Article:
Scientific Libraries in Python

Fernando Pérez fperez528 at yahoo.com
Mon Nov 12 19:35:20 CET 2001


> 
> It's a pity the issue isn't just aesthetics (which I could cheerfully
> ignore), but useability. The merge is worth doing because having a single
> Scientific Python library will give more and richer functionality, with
> less hassle, to scientists and engineers using Python. With the current
> state of affairs, I can't really make the case to my colleagues here (or
> anywhere) to use Python instead of Matlab or Mathematica.
> 
> Such a merge would imply some serious manual labour on someone's part.
> While I'm willing, I'm not able for a few months, but I thought I'd get
> the idea up in front of the relevant community now.
> 

Wholeheartedly agreed. Let's try to keep this alive and going, and hopefully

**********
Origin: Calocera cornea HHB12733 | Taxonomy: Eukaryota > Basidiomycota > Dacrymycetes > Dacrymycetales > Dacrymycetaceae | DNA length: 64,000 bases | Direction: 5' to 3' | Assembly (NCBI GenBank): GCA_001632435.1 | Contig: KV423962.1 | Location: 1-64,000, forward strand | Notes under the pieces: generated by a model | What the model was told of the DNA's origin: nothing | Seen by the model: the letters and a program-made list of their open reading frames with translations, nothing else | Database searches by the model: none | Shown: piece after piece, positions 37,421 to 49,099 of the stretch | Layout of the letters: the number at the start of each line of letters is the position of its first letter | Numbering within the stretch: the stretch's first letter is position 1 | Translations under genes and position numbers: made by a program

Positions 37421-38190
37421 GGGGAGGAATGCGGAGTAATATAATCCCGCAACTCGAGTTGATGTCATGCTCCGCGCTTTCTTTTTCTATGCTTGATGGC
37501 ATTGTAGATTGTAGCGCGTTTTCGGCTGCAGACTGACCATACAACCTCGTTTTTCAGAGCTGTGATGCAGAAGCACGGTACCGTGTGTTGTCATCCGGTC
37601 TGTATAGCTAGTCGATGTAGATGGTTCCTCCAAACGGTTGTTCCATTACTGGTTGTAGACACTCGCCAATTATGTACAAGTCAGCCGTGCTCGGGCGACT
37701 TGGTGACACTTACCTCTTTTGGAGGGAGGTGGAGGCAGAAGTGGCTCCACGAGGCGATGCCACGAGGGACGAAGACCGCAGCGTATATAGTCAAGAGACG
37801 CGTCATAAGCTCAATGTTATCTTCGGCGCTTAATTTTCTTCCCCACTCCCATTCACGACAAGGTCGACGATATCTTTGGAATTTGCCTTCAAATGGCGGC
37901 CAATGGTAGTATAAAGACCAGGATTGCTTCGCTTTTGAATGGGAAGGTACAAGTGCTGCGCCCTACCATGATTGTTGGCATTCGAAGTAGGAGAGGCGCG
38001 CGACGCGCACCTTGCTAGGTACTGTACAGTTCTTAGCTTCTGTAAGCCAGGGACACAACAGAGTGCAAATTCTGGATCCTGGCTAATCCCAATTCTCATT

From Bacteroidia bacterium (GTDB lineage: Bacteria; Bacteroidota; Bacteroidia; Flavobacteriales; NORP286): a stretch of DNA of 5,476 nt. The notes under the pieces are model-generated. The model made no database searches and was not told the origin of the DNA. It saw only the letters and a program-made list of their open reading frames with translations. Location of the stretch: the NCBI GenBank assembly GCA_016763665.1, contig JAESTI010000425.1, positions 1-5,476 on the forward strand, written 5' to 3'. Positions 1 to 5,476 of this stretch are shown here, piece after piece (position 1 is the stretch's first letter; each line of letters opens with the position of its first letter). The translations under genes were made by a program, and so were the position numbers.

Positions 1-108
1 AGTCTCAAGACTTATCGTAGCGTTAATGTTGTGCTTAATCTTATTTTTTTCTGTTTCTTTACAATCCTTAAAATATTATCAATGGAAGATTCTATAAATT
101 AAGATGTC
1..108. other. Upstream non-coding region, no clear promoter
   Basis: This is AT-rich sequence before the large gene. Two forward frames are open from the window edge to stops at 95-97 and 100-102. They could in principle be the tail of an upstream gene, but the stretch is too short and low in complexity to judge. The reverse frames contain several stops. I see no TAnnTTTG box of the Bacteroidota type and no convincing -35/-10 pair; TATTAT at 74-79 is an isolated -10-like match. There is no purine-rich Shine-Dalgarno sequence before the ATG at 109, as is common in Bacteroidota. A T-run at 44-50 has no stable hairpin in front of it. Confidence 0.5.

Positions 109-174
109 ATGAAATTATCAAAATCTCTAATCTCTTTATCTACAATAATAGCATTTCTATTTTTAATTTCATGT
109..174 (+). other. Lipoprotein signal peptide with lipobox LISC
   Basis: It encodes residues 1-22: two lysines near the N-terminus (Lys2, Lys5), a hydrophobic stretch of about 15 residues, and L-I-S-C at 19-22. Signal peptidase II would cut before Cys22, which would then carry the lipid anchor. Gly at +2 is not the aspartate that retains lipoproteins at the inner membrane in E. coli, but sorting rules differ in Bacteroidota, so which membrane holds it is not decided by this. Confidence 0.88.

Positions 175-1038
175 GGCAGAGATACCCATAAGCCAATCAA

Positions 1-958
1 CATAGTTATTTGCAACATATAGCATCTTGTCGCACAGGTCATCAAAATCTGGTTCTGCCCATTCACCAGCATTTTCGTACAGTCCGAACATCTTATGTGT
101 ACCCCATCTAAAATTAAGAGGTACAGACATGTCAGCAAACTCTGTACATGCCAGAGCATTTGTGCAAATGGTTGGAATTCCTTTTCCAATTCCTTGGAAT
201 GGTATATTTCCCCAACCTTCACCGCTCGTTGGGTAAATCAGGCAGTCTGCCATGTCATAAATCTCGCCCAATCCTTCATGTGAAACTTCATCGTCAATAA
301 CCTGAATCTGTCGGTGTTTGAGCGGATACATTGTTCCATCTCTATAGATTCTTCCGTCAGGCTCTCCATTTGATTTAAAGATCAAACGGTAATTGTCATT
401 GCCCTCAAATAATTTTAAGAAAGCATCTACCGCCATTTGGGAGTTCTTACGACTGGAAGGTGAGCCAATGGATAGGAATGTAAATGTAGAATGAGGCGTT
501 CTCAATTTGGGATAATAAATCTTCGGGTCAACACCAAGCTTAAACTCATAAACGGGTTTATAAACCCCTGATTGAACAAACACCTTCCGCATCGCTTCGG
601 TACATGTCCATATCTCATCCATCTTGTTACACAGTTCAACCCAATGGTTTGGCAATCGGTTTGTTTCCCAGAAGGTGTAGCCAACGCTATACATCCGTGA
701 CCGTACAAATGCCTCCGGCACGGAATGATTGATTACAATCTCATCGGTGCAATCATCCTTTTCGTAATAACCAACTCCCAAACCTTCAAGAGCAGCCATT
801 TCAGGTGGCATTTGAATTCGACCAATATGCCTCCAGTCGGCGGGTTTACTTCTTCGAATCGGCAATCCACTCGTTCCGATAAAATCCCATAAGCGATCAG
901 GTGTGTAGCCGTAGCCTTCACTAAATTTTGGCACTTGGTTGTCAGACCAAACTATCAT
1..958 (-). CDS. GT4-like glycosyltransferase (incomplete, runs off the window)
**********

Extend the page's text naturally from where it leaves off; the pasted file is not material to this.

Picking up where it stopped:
we can get things moving to integrate SciPy/Scientific. I recently mentioned 
the GSL (and Prabhu correctly pointed at license issues). If the license 
issues can be addressed, the GSL sounds like a great base layer on which to 
put these two. Prabhu has the very impressive MayaVi project going for 
visualization, and Janko Hauser and I will soon announce (it's still rough 
code, it'll take a few days) an enhanced interactive environment (similar in 
many aspects to Mathematica's, but for Python).

I can't contribute to the core libraries at this point, too busy with my 
thesis and on the side getting the project with Janko going. But I'm sure 
*there is* a lot of interest for this, especially if we can tap on the 
massive amount of work already done by the GSL people.

I am also a believer in having an easy 'import scientific' command to get 
access to a full  set of libraries and utilities with a consistent interface 
without spending a month hunting things  down from 25 different websites. It 
seems most basic blocks are there, it's a matter of coordination and putting 
them together.

Cheers,

f.



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